Wednesday, November 25, 2009

Projekt DeutschDiachronDigital

Alain suggests that Projekt DeutschDiachronDigital is involved in some interesting efforts that might be related to some work we are doing. There are a number of useful papers on the project's publication list, including
Lukas C. Faulstich, Ulf Leser und Anke Lüdeling. Storing and Querying Historical Texts in a Relational Database. Informatik-Bericht Nr.176 des Instituts für Informatik der Humboldt-Universität zu Berlin, Februar 2005

Lukas C. Faulstich, Ulf Leser und Thorsten Vitt. Implementing a Linguistic Query Language for Historic Texts. Query Languages and Query Processing (QLQP-2006): 11th Intl. Workshop on Foundations of Models and Languages for Data and Objects (FMLDO), 2006.
Interesting to see they are using SQL to power this project.

Monday, November 23, 2009

Geoffrey Rockwell's DHCS Notes

Geoffrey Rockwell has posted his DHCS Notes (link), which includes a rather provocative declaration that we might be witnessing the end of Digital Humanities:

The End of Digital Humanities I can't help thinking (with just a little evidence) that the age of funding for digital humanities is coming to an end. Let me clarify this. My hunch is that the period when any reasonable digital humanities project seemed neat and innovative is coming to an end and that the funders are getting tired of more tool projects. I'm guessing that we will see a shift to funding content driven projects that use digital methodologies. Thus digital humanities programs may disappear and the projects are shunted into content areas like philosophy, English literature and so on. Accompanying this is a shift to thinking of digital humanities as infrastructure that therefore isn't for research funding, but instead should be run as a service by professionals. This is the "stop reinventing wheel" argument and in some cases it is accompanied by coercive rhetoric to the effect that if you don't get on the infrastructure bandwagon and use standards then you will be left out (or not funded.) I guess I am suggesting that we could be seeing a shift in what is considered legitimate research and what is considered closed and therefore ready for infrastructure. The tool project could be on the way out as research as it is moved as a problem into the domain of support (of infrastructure.) Is this a bad thing? It certainly will be a good thing if it leads to robust and widely usable technology. But could it be a cyclical trend where today's research becomes tomorrows infrastructure to then be rediscovered later as a research problem all over.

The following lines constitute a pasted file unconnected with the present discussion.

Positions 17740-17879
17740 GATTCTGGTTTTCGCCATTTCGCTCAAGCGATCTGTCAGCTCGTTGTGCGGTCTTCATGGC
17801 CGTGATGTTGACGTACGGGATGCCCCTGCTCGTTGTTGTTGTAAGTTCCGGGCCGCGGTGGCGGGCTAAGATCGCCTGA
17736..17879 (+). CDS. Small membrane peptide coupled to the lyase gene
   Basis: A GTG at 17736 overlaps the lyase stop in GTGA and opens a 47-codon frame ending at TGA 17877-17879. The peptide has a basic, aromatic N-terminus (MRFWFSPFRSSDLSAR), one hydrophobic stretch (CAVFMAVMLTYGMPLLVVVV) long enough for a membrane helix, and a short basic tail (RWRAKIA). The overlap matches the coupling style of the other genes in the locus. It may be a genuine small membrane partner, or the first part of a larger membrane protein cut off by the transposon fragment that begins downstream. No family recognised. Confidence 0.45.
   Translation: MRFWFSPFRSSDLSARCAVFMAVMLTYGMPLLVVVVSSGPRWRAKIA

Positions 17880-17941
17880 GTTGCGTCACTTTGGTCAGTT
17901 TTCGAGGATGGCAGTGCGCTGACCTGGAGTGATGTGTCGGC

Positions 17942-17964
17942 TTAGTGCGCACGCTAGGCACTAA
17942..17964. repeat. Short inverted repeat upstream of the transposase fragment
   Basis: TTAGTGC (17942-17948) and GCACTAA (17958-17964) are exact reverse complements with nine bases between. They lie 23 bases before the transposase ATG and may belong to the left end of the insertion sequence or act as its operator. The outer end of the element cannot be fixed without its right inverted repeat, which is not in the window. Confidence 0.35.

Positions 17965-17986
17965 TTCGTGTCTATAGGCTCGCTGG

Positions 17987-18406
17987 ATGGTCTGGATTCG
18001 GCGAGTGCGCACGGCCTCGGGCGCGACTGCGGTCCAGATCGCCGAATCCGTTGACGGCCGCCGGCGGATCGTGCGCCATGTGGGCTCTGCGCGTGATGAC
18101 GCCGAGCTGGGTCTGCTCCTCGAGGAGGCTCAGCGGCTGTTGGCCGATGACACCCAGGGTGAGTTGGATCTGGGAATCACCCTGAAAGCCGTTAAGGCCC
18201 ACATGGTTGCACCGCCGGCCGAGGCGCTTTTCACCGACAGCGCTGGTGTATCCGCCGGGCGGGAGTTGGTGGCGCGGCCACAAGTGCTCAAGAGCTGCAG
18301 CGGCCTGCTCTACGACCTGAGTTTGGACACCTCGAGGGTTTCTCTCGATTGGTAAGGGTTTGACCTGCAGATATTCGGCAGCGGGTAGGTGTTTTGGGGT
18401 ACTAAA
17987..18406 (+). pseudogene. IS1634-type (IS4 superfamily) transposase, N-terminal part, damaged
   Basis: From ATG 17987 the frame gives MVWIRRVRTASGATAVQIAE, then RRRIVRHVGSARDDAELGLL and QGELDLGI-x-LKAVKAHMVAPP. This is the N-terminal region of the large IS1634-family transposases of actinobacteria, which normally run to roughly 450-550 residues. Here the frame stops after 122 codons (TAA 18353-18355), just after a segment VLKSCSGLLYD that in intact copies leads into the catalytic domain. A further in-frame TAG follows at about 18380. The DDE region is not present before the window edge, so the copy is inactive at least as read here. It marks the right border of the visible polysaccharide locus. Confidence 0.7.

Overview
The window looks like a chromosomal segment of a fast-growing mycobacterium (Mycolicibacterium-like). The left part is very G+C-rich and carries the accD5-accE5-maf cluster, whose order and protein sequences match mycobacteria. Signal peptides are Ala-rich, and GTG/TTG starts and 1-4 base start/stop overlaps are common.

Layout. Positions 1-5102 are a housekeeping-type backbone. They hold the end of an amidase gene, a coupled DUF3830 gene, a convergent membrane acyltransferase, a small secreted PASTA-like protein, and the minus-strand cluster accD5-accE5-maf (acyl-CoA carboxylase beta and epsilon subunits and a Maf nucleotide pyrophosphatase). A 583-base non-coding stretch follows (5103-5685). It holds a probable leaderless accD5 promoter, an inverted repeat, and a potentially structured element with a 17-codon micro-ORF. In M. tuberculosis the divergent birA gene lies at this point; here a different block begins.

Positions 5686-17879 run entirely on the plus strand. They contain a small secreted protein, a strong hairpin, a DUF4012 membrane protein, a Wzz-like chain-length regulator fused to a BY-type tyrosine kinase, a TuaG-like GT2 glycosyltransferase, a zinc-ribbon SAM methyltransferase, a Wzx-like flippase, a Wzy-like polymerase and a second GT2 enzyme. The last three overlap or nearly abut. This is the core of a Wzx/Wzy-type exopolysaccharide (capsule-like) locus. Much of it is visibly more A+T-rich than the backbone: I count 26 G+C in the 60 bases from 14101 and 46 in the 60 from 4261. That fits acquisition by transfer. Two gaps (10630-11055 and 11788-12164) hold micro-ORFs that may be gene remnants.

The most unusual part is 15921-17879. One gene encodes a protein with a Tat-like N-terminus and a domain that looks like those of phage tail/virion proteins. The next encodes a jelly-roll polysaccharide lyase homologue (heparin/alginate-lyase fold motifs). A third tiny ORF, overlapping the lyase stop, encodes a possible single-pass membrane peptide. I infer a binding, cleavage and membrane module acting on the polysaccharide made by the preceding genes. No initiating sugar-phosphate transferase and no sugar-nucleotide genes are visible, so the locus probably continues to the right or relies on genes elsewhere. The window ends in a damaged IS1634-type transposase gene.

TXM Search Engine

Serge Heiden suggests that we look at the CQP (Corpus Query Processor) and its successors which he is using in TXM:

-- Tiger Search :
- the corresponding PhD (in german) :
-- NXT Search :
- related doc and technical papers :

Since we're looking at various interesting models, I don't want to forget the CDL's XTF (eXtensible Text Framework).

Friday, November 13, 2009

International Journal of Motorcycle Studies

Ran across a call for papers for INTERNATIONAL JOURNAL OF MOTORCYCLE STUDIES CONFERENCE, Colorado Springs, Colorado, June 3-6, 2010 with links to the journal. Biographical statement and an abstract of 150 words by January 15, 2010. Aside from pulling an abstract together, the only serious question is whether to take the Areo or the Buza out to the conference.

Thursday, November 12, 2009

DHCS 2009

The 4th annual Chicago Colloquium on Digital Humanities and Computer Science (DHCS) is fast approaching. This year's festivities are hosted by Shlomo Argamon and his collaborators at the Illinois Institute of Technology, November 14-16. The program is interesting and wide ranging and I am particularly looking forward to the presentations by our keynote speakers. Several of the ARTFL group will be giving presentations at the pre-conference meetings and workshops on Saturday, also know as our "Birds of a Feather" meeting. Clovis and I will be talking about recent work, based in part on two talks, "From Words to Works" and "PAIR/PhiloLine", as well as some of the more recent work on topic modeling. I also prepared a more technical PhiloLogic overview, demonstration, followed by a discussion of database loading and configuration (slides), just in case I need one. The second half should probably be expanded at one point, since I have had many requests for more extensive documentation on loading and configuring databases in PhiloLogic.

Other links: PhiloLine/PAIR installations for ARTFL Frantext and the Encyclopédie.

Tuesday, November 10, 2009

Plaintext in PhiloLogic

A while back we added a plaintext loader in PhiloLogic at the request of several folks who wanted to work with documents from the Gutenberg Project, Liber Liber and (many) other archives of unencoded or minimally encoded documents. Other use cases for a plaintext loader include direct loading of OCR output and downloading E-PUBs from Google, which can also be converted to TEI as an alternative. I suspect that we will want to retain plaintext loading for implementations of PhiloLogic, since many folks appear to have significant restrictions on accessing materials from various vendors. In a recent blog post, Devin Griffiths described his examination of MONK and ProQuest data, deciding to assemble his own corpus from Project Gutenberg.

Wednesday, November 4, 2009

Find Installed Perl Modules

Here is a helpful one-liner to find installed perl modules, thanks for Blane Warrene:

perl -MFile::Find=find -MFile::Spec::Functions -lwe 'find { wanted => sub { print canonpath $_ if /\.pm\z/ }, no_chdir => 1 }, @INC'

There is also an interactive function called instmodsh.